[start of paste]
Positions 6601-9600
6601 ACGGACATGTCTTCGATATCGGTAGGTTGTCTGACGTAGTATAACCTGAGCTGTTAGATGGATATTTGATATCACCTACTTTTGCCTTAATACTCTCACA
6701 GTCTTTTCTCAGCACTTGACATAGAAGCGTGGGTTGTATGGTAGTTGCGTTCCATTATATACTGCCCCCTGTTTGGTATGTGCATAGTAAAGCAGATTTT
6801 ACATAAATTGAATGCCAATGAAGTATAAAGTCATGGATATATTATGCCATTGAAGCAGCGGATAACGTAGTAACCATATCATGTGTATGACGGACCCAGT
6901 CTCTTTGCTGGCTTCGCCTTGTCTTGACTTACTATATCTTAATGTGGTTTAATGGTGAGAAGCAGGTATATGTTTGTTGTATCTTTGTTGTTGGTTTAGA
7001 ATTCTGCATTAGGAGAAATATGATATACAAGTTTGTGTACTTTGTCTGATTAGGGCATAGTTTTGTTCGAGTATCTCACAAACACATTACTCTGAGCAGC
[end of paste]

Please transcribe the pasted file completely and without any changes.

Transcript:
Positions 6601-9600
6601 ACGGACATGTCTTCGATATCGGTAGGTTGTCTGACGTAGTATAACCTGAGCTGTTAGATGGATATTTGATATCACCTACTTTTGCCTTAATACTCTCACA
6701 GTCTTTTCTCAGCACTTGACATAGAAGCGTGGGTTGTATGGTAGTTGCGTTCCATTATATACTGCCCCCTGTTTGGTATGTGCATAGTAAAGCAGATTTT
6801 ACATAAATTGAATGCCAATGAAGTATAAAGTCATGGATATATTATGCCATTGAAGCAGCGGATAACGTAGTAACCATATCATGTGTATGACGGACCCAGT
6901 CTCTTTGCTGGCTTCGCCTTGTCTTGACTTACTATATCTTAATGTGGTTTAATGGTGAGAAGCAGGTATATGTTTGTTGTATCTTTGTTGTTGGTTTAGA
7001 ATTCTGCATTAGGAGAAATATGATATACAAGTTTGTGTACTTTGTCTGATTAGGGCATAGTTTTGTTCGAGTATCTCACAAACACATTACTCTGAGCAGC